potential differences which should be considered when selecting data to answer specific research questions. PRM43 Real world research in latin america: Opportunities, sources and barriers Gregory V 1, Barbeau M 1, Machnicki G 2, Voko Z 3, Heisel O 4, Keown P 4 Pharmaceuticals Canada Inc., Dorval, QC, Canada, 2Novartis Argentina SA, Buenos Aires, Argentina, 3Syreon Research Institute, Budapest, Hungary, 4Syreon Corporation, Vancouver, BC, Canada .

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1Novartis

Objectives: Real world evidence (RWE) is critical for the assessment of health technologies. This study was conducted to define and compare the governance of, and data sources available for, real world research (RWR) in Latin America (LA) and Canada. Methods: Systematic literature review was conducted to examine administrative and clinical data for 10 major countries ranked by population. Research terms were defined by an international team, and reports were reviewed and assessed for content, quality and bias by two investigators. Data was summarized in major and minor domains for each country.  Results: Governance of RWR differed between countries, both from a regulatory and an ethics committee review perspective. Regulatory review was required for non-interventional studies in 4/10 countries. Ethics review varied importantly in complexity, site (local, central) and duration (which could exceed 1 year). Administrative and clinical search terms returned over 1800 reports from LA, principally from Brazil, Mexico, Argentina and Chile, of which over 700 contained contributory information on data sources for RWE. Of these, 156 addressed international registries or databases including countries in LA, 245 reported national registries or databases within one country in LA, and 308 reported registries or databases from a single or multiple institutions within a country. Principal administrative categories included claims, prescription and economic data sources, while principal clinical categories included data sources relating to cancer, cardiology, neurology, respirology, and diabetes. In contrast, a total of over 2000 reports were obtained for Canada alone, with a similar categorical distribution to that observed in LA.  Conclusions: Latin America is a region with diverse health systems, inputs and outcomes. While sources for RWE exist in several larger countries, comprehensive national or regional databases are uncommon compared with a mature public health care system such as Canada. Improvement of database quality and well-designed prospective population studies are critical to enhance the RWE base. PRM44 Evaluation of current data sources in Europe for the conduct of real-world studies on lung and renal cell carcinoma: A systematic literature review Gridchyna I 1, Manley Daumont M 2, Yousif A 1, Hirji I 2, Lees M 2, Salvo F 3, Moride Y 1 1Faculty of Pharmacy, Université de Montréal, Montreal, QC, Canada, 2Global Health Economics and Outcomes Research – Europe, Bristol-Myers Squibb, Rueil-Malmaison, France, 3Bordeaux University, CHU Bordeaux, Bordeaux, France .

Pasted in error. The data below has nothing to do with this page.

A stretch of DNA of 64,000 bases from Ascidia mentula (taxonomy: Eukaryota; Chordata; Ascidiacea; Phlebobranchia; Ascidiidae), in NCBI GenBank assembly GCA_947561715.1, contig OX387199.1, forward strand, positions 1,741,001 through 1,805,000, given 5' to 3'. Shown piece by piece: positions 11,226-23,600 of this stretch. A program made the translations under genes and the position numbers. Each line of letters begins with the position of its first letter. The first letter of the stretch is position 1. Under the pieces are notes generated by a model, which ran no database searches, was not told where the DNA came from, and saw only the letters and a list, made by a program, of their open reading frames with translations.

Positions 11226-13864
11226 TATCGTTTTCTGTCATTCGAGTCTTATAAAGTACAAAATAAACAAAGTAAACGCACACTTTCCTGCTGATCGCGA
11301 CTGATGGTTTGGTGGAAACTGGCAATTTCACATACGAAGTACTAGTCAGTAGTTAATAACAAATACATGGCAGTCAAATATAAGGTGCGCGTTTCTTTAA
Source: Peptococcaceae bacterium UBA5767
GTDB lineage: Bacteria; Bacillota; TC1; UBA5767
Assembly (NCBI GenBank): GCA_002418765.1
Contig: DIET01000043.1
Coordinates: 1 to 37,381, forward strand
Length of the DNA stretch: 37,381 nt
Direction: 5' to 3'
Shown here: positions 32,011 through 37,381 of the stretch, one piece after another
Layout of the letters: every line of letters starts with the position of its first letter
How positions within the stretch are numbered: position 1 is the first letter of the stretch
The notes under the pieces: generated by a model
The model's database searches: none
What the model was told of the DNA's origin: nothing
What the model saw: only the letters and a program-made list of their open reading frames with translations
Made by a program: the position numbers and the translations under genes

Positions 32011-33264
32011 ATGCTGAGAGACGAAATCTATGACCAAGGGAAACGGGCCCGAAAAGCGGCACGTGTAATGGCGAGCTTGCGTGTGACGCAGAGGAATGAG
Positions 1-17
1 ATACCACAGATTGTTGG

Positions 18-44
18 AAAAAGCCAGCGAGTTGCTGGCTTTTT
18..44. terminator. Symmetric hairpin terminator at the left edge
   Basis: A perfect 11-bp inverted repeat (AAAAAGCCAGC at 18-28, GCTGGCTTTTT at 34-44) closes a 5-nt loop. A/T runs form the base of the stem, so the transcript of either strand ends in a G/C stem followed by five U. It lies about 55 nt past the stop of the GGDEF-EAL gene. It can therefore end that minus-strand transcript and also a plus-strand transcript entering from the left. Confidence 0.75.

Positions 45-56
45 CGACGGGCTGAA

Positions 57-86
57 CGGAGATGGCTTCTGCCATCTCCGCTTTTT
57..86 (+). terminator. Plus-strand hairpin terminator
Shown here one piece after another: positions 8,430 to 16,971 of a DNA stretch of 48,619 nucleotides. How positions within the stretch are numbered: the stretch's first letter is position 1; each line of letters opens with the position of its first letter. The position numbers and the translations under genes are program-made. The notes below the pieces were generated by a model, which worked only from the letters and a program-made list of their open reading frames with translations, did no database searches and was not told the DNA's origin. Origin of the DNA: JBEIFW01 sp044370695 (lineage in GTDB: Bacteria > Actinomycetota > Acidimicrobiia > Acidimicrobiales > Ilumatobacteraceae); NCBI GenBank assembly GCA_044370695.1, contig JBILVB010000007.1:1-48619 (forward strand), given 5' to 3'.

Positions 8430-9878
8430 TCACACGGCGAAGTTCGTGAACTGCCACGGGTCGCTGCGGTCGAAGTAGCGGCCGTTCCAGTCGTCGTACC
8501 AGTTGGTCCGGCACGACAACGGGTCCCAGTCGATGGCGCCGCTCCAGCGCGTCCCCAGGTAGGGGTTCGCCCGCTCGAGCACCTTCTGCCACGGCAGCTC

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Background: Real-world data are required to fully assess the value of treatments in clinical practice. Given the importance of having all available data to make this assessment, while ensuring efficiencies in preventing duplication of data collection, the absence of a central repository of longitudinal data sources on cancer patients in Europe remains a challenge.  Objectives: i)Identify and characterize existing traditional and non-traditional data sources on lung cancer and renal cell carcinoma (RCC) patients in Europe; ii)Determine the utility of each identified data source for real-world research.  Methods: A systematic literature search was conducted using MEDLINE and Embase(01/01/06-20/12/13). MeSH and Emtree terms included the following concepts: lung cancer (small-cell and non-small-cell), RCC, real-world data (registry, cohort, etc), and European countries. Clinical trials, case reports, case series, literature reviews were excluded. Identified abstracts were screened and reviewed based on relevance to key concepts. For each data source, utility was assessed using the following variables: country, setting, type (e.g. registry, EMR, etc.), clinical and baseline characteristics, tumor, biomarkers, test results, treatments, clinical and patient reported outcomes, resource utilization.  Results: The search yielded 2,478 abstracts for lung cancer and 698 for RCC. Following screening, 192(7.7%) and 102 (14.6%) were retained respectively. Data sources for lung cancer were equally distributed between general cancer and tumor specific registries. Most originated from the UK (33.3%) or France (13.8%). RCC data sources were primarily tumor specific and local with population size ranging from 56-1800. Data sources originated from Italy (22.5%), France, UK, and Germany (each 16.7%). Gap analyses with respect to the availability of specific data elements and utility for outcomes research will be presented.  Conclusions: Data sources on cancer are highly fragmented in Europe, especially for RCC, emphasizing the need for database mapping. Completeness and consistency of the data elements needed to support technology assessments are variable. PRM45 Utilitzation of the truven national weights to estimate the chronic conditions and their associated quality measures in the United States commercial employer sponsored health insured population Carroll C , Priest J , Lu C X , Le H V GlaxoSmithKline, RTP, NC, USA .

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Objectives: To establish quality of care benchmark estimates (HEDIS, PQA, or NQF) for Asthma, COPD, and Diabetes in the US Commercial Employer Sponsored Health Insured Population (EIS) for 2011.  Methods: The Marketscan Commercial claims database from 2010-2011 was used to identify the EIS population during 2011 and those patients with Asthma, COPD, and Diabetes. Patients needed at least 6 months of continuous coverage during 2011 and coverage during December 2011. Asthma, COPD, or Diabetes must have been recorded during 2011 or in the 6 months prior and was identified using a clinically approved coding algorithm. A weight was assigned